Certified Internal Auditor
CERTIFIED INTERNAL AUDITOR
A certified internal auditor (CIA) is an individual who has met the requirements for certification as established by the Institute of Internal Auditors (IIA). Requirements relate to education, experience, and successful completion of an examination. Achieving the credential as a certified internal auditor is tangible evidence of meeting professional qualifications established by the IIA.
The IIA, established in 1941 at a meeting in New York City, now has a worldwide membership of more than 70,000 in more than one hundred counties. The CIA examination was first administered in 1974.
The CIA examination is offered twice a year, once in May and once in November. The exam has four parts:
Part I: Internal audit process
Part II: Internal audit skills
Problem solving and evaluating audit evidence
Data gathering, documentation, and reporting
Sampling and mathematics
Part III: Management control and technology
Part IV: Audit environment
Each part of the exam consists of eighty multiple-choice questions. To complete the examination successfully, a candidate must be familiar with the Institute of Internal Auditors' Standards for the Professional Practice of Internal Auditing and the institute's Code of Ethics. It is not necessary to be a member of the IIA in order to take the examination. However, a one-year free membership is offered to any nonmember who passes the CIA examination.
The Board of Regents, which administers the CIA exam, recognizes the accomplishments of other professional certifications. Therefore, individuals who already have a certification are eligible to receive credit for part of the exam. Part IV of the exam was designed to offer a Professional Recognition Credit. Candidates who wish to apply for the Professional Recognition Credit need to submit a registration form with a copy of the certificate or letter from the sponsoring organization noting that the person has completed the exam requirements. The sponsoring organization may be contacted to verify the information supplied by the candidate.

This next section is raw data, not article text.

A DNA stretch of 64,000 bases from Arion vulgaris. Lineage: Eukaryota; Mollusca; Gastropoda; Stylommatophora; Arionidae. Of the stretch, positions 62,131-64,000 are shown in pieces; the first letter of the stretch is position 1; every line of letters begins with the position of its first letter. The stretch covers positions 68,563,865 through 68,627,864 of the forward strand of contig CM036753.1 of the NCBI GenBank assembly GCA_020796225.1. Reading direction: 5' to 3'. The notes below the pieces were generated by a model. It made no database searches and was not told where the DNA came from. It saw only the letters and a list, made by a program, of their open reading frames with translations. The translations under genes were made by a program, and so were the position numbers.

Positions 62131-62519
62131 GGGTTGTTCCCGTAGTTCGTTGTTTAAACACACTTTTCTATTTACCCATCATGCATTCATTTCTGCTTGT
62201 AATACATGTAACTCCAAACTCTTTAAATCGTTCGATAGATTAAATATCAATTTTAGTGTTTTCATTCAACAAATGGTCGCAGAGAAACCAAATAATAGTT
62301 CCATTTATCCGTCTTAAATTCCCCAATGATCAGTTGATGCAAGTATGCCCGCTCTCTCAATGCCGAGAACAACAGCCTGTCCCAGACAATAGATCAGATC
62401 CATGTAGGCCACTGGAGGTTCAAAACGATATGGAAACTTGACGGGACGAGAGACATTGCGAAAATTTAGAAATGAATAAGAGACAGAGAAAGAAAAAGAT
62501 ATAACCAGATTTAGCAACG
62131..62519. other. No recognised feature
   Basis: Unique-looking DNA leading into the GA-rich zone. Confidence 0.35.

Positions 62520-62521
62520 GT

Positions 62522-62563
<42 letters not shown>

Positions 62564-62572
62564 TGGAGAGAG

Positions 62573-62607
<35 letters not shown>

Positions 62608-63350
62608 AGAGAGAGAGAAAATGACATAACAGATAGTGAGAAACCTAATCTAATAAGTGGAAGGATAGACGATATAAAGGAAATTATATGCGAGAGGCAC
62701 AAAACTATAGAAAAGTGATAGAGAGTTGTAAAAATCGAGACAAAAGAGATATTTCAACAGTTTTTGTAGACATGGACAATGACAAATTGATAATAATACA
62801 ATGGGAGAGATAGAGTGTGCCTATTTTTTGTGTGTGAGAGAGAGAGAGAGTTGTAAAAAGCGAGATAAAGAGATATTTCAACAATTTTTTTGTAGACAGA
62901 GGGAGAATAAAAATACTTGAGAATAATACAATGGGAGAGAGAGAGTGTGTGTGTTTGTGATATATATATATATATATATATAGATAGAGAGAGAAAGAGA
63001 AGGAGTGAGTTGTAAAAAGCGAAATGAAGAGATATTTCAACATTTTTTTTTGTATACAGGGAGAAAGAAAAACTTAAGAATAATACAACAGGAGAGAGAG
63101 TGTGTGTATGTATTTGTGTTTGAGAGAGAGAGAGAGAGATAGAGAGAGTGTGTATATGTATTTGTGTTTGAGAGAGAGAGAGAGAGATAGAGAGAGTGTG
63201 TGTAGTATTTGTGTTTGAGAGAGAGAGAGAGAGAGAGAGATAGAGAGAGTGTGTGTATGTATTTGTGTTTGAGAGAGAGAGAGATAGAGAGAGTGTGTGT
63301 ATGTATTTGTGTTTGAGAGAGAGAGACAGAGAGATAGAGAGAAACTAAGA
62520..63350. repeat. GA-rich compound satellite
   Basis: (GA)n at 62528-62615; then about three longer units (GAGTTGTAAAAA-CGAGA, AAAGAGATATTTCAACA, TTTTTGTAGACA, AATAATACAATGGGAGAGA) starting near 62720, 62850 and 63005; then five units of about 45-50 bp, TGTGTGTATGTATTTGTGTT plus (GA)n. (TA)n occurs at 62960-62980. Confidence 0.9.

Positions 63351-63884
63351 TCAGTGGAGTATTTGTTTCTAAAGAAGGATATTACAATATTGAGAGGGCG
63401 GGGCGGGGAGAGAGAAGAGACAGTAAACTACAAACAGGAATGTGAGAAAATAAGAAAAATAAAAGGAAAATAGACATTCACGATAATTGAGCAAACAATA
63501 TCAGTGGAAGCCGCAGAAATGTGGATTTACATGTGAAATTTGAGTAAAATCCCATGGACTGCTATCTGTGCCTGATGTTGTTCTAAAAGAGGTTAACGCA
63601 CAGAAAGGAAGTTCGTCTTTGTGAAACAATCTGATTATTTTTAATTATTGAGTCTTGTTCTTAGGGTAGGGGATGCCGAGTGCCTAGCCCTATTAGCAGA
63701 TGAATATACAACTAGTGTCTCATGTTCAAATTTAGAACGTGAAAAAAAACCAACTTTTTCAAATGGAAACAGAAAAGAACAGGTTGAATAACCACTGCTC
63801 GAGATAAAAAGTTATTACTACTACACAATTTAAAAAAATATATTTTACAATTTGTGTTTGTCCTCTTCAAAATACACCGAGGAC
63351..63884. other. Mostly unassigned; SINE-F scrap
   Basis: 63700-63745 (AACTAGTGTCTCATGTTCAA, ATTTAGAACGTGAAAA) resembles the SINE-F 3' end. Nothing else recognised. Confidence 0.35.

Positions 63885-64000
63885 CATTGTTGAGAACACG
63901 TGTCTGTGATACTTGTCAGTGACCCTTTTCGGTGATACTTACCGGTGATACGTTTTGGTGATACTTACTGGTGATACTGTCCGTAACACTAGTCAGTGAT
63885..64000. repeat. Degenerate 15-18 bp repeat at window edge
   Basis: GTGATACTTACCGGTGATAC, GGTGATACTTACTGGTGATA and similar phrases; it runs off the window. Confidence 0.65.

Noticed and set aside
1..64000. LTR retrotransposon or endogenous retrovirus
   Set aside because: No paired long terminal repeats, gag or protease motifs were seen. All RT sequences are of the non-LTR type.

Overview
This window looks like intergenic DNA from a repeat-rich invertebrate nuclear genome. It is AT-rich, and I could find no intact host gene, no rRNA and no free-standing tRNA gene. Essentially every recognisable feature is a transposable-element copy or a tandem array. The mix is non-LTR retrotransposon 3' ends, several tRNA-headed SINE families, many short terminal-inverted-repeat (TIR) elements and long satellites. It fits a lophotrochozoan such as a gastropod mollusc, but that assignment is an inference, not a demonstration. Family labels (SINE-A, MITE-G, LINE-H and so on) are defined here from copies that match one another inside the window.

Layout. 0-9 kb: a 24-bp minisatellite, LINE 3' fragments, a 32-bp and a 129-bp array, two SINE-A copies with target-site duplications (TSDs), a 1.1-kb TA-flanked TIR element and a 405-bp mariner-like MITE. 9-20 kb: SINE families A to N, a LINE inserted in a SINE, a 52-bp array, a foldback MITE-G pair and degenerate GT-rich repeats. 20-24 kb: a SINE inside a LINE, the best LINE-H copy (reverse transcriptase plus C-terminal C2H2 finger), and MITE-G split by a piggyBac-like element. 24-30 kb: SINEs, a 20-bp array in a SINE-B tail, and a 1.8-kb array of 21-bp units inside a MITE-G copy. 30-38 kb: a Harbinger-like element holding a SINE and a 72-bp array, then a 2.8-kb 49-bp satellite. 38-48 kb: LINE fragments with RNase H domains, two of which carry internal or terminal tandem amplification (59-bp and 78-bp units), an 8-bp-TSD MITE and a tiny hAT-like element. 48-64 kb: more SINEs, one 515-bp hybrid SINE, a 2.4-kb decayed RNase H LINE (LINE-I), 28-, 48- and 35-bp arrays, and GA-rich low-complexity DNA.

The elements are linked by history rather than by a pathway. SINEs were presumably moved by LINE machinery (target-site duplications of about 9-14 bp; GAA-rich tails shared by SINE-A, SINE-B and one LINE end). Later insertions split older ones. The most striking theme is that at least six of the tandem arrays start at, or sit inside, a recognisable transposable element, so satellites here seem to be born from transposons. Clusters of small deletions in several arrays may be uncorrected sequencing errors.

For example, in the United States an individual who is a certified public accountant, certified management accountant, certified information systems auditor, or certified bank auditor is eligible to receive Professional Recognition Credit for Part IV of the CIA examination. In Australia, Canada, and the United Kingdom, the chartered accountant designation would receive Professional Recognition Credit by the Board of Regents.
The exam is nondisclosed. Individuals taking the exam sign a statement indicating that they will not disclose questions and answers subsequent to taking the exam. The IIA considers disclosure of the exam questions by a person who took the examination to be a violation of the code of ethics.
The passing score for the exam is 75 percent. In 1996 there were 4,646 candidates. The average pass rate by exam part is 45 percent. (Gaylord and Reid, 1997).
In order to become a CIA, there is an experience requirement of twenty-four months of internal auditing or its equivalent. Representative equivalent experience can include quality assurance, internal control assessment, or external auditing. A master's degree can be substituted for one year of experience. The Board of Regents determines the acceptability of equivalent work experience.
More information is available from the Institute of Internal Auditors at 247 Maitland Ave., Altamonte Springs, Florida 32701-4201, (407)937-1100, or http://www.theiia.org.
see also Auditing
Gaylord, Gloria L., and Ried, Glenda E. (2006). Careers in Accounting (4th ed.). New York: McGraw Hill.
Pickett, K.H. Spencer (2004). The Internal Auditor at Work: a Practical Guide to Everyday Challenges. Hoboken, N.J.: John Wiley & Sons.
Charles H. Calhoun